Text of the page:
Learn to read the tire label correctly

Despite being around us for some time, the European tire label remains unknown to many drivers. However, knowing it is essential, given the importance that this information has for the consumption and safety of our vehicle.


In 2012, the European Union established an obligation for tire distributors and manufacturers to include labels on their products that include the efficiency parameters of their products. A labeling that is also serving to eliminate the less efficient tires from the market, as shown by the fact that in 2014 the distribution and sale of tires with the worst ratings according to this standard were prohibited.

However, despite the time that has elapsed, there are still many drivers who do not know what these labels mean and what information they provide us when it comes to finding the best tires for our vehicle. So so that you are informed, we are going to explain to you what data this label offers us. A label that, currently, must be attached to any tire that we find in the market, as well as being available if we buy tires online.


How is the label

The tire label has a certain resemblance to the label that accompanies the electrical appliances that we see in any store today. Specifically, in it we find three different parameters such as efficiency in fuel consumption, efficiency when braking in the wet and the level of noise or noise from the tire. Each of these parameters is measured using different scales, which we analyze in detail below.




Consumption efficiency

The first parameter that we find on the label is the fuel efficiency of the tire, located in the upper left part of the label. This parameter is measured using a scale very similar to that of household appliances, ranging from the letter A (the most efficient) to the letter G (the least efficient). However, currently only tires with A to E grades can be sold in the EU, with F and G tires prohibited.

The fuel measurement is based on two parameters such as rolling resistance and tire deformation, which shows us a loss of energy in the use of the tire. Therefore, the greater this deformation and the more resistance to rolling the tire offers, the greater the fuel consumption of the tire. As a reference, the use of class A tires represents an estimated saving of about 240 euros in fuel compared to the use of class E tires throughout the life of said tire. Something that also influences the fuel emissions generated by the tire in use, which are also lower if the tire is more efficient.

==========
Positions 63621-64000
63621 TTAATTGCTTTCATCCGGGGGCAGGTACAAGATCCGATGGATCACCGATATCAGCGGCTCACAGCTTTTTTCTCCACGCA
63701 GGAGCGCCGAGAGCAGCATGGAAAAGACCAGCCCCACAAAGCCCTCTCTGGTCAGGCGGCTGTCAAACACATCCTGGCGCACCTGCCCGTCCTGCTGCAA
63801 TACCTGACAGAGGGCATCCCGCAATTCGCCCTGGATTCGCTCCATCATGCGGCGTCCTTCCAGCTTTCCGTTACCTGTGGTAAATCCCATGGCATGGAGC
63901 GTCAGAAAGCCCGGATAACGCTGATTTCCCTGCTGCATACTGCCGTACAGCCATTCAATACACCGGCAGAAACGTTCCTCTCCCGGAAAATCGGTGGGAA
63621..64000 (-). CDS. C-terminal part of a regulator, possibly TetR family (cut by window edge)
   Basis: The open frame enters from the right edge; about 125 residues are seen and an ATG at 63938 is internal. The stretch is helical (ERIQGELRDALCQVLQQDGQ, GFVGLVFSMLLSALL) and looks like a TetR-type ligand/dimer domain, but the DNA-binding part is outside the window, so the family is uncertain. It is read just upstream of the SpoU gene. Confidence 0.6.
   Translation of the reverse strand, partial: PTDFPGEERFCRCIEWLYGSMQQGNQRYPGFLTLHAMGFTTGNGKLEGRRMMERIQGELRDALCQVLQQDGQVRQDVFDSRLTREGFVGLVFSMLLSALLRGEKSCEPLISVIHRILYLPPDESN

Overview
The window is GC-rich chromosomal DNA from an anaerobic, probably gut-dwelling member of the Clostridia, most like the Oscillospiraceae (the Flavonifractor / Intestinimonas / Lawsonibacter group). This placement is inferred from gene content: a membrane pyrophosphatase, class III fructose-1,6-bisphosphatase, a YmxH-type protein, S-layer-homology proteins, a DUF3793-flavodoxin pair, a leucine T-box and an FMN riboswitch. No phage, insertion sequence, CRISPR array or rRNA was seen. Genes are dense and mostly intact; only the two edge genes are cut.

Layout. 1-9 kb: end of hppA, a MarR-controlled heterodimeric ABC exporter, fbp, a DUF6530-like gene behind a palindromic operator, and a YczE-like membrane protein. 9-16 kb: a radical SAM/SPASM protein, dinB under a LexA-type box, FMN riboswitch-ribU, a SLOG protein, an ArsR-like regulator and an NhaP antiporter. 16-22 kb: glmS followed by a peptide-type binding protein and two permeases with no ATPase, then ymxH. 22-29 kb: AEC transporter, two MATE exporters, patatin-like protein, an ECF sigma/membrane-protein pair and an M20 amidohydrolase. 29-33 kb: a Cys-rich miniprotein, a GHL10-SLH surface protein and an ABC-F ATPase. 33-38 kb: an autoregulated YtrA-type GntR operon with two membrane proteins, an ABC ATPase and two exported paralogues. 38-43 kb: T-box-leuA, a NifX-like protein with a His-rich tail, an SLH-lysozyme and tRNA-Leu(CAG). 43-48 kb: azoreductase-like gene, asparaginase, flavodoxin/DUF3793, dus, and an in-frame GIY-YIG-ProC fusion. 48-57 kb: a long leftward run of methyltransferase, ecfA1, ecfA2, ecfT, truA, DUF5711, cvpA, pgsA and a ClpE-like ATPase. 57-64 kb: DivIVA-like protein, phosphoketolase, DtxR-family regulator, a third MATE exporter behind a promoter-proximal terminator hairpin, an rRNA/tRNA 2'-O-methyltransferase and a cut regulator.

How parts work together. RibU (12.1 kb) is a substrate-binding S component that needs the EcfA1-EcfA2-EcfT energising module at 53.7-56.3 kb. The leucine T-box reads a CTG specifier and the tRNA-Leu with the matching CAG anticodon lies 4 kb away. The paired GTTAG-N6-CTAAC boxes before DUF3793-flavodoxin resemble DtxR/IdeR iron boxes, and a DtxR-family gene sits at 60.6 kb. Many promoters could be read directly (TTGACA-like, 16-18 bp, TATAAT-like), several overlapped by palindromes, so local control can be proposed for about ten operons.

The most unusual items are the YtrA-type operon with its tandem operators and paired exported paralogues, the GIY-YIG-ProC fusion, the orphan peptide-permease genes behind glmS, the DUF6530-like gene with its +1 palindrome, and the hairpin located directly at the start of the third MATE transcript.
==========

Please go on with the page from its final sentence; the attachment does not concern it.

Efficiency in braking

Another important aspect of tires, which demonstrates their safety, is their braking ability in wet conditions. This situation is one of the most risky while driving, since braking in the wet implies a greater sliding on the road than it would in dry conditions, also having the risk of losing control if hydroplaning occurs.

This parameter is also measured with the already commented alphabetical scale, from A to F, although with the exception that D is not used in passenger tires, being reserved for industrial vehicles. To evaluate the efficiency of the tire with respect to this parameter, the braking distance of a vehicle equipped with the corresponding tires that circulates at a speed of 80 kilometers per hour and that brakes in the wet is measured.

In this case, if the distance is 38 meters or less, the tire receives an A grade. From here, each letter represents an increase of 4.5 meters in that distance. Thus, class B tires brake at 42.5 meters, while class E tires would brake at 51.5 meters. Regarding the difference, a class F tire, the worst for passenger cars, would brake 18 meters more ahead than a vehicle with class A tires would. A distance that can mean the difference between safe braking and an accident.




Tire noise level

The third parameter that these labels evaluate has to do with the level of noise generated by the tires during taxiing. An aspect that influences both the external noise pollution generated by the tires and the noise level perceived by the driver when driving.

This parameter is measured directly in the laboratory and expresses the result of said measurement in decibels. Regarding the symbol that accompanies this value, it indicates the difference with respect to the limit value allowed for the corresponding type of tire. In the event that the noise generated is equal to or less than 3 decibels than this limit value, the icon shows us two waves on the tire. In the event that the noise generated is less than 3 decibels than the mentioned limit, the icon shows a single wave. Finally, if the noise is higher than the set limit, then the icon shows three waves.

It is important to know that the European Union already has a project to ban three-wave tires, for not complying with the corresponding limits in terms of noise generation established by current legislation. However, as with the more fuel efficient tires, this will take time, as well as its corresponding moratorium, so these louder tires will still be with us for a few more years.



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